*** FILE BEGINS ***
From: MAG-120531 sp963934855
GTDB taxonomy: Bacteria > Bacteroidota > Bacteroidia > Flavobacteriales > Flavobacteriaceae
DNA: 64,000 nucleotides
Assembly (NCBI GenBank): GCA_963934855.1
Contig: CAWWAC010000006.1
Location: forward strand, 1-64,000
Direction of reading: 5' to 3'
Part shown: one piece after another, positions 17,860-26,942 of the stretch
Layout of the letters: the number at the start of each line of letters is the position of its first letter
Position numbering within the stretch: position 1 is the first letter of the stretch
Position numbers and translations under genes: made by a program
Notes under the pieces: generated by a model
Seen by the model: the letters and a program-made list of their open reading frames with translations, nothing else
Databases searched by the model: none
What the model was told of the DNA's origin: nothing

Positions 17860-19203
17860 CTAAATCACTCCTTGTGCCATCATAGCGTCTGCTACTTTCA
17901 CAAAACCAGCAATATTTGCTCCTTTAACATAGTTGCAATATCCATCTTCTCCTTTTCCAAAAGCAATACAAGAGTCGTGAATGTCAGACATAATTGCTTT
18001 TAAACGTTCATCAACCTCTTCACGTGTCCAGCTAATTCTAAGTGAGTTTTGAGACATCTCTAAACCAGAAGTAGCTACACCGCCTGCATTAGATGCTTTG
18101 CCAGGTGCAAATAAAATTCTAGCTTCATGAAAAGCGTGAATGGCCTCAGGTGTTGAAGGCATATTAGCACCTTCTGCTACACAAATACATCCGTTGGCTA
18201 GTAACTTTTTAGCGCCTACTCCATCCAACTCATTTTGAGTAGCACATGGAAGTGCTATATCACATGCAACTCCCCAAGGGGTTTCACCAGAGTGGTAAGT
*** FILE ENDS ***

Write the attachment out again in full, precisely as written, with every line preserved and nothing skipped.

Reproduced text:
From: MAG-120531 sp963934855
GTDB taxonomy: Bacteria > Bacteroidota > Bacteroidia > Flavobacteriales > Flavobacteriaceae
DNA: 64,000 nucleotides
Assembly (NCBI GenBank): GCA_963934855.1
Contig: CAWWAC010000006.1
Location: forward strand, 1-64,000
Direction of reading: 5' to 3'
Part shown: one piece after another, positions 17,860-26,942 of the stretch
Layout of the letters: the number at the start of each line of letters is the position of its first letter
Position numbering within the stretch: position 1 is the first letter of the stretch
Position numbers and translations under genes: made by a program
Notes under the pieces: generated by a model
Seen by the model: the letters and a program-made list of their open reading frames with translations, nothing else
Databases searched by the model: none
What the model was told of the DNA's origin: nothing

Positions 17860-19203
17860 CTAAATCACTCCTTGTGCCATCATAGCGTCTGCTACTTTCA
17901 CAAAACCAGCAATATTTGCTCCTTTAACATAGTTGCAATATCCATCTTCTCCTTTTCCAAAAGCAATACAAGAGTCGTGAATGTCAGACATAATTGCTTT
18001 TAAACGTTCATCAACCTCTTCACGTGTCCAGCTAATTCTAAGTGAGTTTTGAGACATCTCTAAACCAGAAGTAGCTACACCGCCTGCATTAGATGCTTTG
18101 CCAGGTGCAAATAAAATTCTAGCTTCATGAAAAGCGTGAATGGCCTCAGGTGTTGAAGGCATATTAGCACCTTCTGCTACACAAATACATCCGTTGGCTA
18201 GTAACTTTTTAGCGCCTACTCCATCCAACTCATTTTGAGTAGCACATGGAAGTGCTATATCACATGCAACTCCCCAAGGGGTTTCACCAGAGTGGTAAGT